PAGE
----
The vest retails for around $6,900 on luxury application FarFetch. 

Fans quickly started looking for websites selling the jacket at a lower price.

“For people who liked the jacket of Crown Prince Mohammed bin Salman and are not able to (buy it) because of the price, this jacket is similar to it and has a number of colors and all sizes and a cheaper price,” wrote one user.

Another user noticed that the website ShopStyle increased the price of the vest after it was worn by the crown prince. 

“The crown prince’s jacket was priced at $3,850, and now its price has increased (to $4,524),” he wrote on Twitter, while another user said: “High demands on the crown prince’s jacket.”

“Someone find us a similar jacket on Shein,” joked another user. 

Videos on social media showed the crown price accompanied by the crown princes of Jordan and Oman. 

The videos shared on social media showed people posing for pictures with the Saudi crown prince.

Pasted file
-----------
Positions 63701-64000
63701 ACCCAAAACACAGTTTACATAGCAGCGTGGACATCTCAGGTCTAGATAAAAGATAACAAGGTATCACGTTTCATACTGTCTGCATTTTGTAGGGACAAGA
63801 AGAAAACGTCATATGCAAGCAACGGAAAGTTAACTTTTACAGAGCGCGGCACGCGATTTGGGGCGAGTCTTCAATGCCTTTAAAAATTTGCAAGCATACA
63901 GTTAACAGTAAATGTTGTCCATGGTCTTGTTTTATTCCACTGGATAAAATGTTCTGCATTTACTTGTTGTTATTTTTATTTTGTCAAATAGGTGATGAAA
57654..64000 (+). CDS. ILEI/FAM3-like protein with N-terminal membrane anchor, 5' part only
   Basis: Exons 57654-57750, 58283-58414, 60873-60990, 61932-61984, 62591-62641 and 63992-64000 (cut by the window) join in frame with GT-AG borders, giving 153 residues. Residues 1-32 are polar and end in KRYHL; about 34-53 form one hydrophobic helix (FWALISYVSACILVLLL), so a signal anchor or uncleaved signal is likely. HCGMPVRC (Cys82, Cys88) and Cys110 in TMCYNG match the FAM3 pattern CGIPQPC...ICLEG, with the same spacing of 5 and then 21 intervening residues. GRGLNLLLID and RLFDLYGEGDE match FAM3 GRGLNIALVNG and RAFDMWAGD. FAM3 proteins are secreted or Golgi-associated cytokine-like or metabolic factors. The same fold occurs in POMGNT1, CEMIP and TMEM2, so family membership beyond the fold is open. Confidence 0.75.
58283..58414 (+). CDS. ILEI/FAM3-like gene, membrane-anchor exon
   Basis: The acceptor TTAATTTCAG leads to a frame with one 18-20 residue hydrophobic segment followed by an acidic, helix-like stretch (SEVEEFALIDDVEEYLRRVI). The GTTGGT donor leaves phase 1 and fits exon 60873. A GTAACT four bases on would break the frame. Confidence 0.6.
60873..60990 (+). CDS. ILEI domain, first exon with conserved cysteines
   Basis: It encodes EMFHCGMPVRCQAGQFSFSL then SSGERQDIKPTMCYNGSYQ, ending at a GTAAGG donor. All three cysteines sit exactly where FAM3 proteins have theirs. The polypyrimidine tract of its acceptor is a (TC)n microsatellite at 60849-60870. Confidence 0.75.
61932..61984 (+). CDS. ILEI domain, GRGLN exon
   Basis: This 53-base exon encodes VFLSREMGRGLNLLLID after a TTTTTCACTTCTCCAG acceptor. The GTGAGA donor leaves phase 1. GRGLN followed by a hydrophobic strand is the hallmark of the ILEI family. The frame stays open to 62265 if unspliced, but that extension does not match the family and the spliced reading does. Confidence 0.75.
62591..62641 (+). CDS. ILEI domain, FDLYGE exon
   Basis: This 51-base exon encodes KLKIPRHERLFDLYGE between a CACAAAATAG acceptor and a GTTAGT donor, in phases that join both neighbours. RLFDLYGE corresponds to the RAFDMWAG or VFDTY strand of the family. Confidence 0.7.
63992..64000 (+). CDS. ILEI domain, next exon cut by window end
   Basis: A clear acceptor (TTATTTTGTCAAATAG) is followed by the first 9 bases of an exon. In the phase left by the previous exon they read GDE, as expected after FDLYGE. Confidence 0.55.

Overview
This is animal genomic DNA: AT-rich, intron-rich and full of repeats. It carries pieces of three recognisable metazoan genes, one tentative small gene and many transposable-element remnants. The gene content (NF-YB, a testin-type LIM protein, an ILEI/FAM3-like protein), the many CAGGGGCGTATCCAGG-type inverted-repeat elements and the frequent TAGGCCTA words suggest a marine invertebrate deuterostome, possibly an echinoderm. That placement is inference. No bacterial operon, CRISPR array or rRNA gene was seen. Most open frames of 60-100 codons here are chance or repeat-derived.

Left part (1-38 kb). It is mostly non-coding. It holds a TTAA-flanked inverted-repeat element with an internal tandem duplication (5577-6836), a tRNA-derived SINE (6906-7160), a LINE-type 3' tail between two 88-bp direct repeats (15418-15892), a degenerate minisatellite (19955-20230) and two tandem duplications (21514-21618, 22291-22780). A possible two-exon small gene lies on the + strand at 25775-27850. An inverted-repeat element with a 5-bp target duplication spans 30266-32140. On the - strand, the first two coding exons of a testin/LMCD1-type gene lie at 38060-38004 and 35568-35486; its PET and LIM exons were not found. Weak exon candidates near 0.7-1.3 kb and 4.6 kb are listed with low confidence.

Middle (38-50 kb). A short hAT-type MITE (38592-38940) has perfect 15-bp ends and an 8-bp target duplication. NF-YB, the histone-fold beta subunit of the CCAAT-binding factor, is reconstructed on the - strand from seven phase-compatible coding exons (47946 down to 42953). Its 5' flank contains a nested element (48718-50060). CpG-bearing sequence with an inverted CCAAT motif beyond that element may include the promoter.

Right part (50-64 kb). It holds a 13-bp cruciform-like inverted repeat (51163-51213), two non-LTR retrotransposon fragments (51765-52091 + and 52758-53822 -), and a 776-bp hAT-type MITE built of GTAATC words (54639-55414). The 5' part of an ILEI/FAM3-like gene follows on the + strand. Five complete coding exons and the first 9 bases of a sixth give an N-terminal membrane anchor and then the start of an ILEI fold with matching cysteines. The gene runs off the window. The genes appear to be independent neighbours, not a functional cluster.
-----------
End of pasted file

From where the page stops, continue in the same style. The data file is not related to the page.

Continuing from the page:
“I am proud to meet His Highness, Prince Mohammed bin Salman, may God protect him, and His Excellency Badr Al-Asaker in the city of AlUla,” tweeted one user sharing his pictures with the crown prince. 

It is not the first time that the Saudi crown prince has sparked a style storm online.

In 2022, a cohort of fashion lovers on Twitter went wild over a pair of dark brown Oxfords, called Hallam, from British footwear label Crockett & Jones, that retailed for about $560. 

In 2021, he was photographed wearing a quilted gilet while chairing a board meeting of the Public Investment Fund.

The prince showed off a $6,551 casual sleeveless vest by UK luxury cashmere brand Franck Namani.

In 2019, he attended the Formula E races in Riyadh wearing a navy-colored Barbour jacket worn over a crisp white thobe that immediately sent the internet into overdrive.

The outerwear item by the British heritage brand sparked its own Arabic hashtag on Twitter — that translated to “crown prince’s jacket” — with many taking to the social media platform to admire the look.


Dutch DJ Martin Garrix performs at Formula E Diriyah E-Prix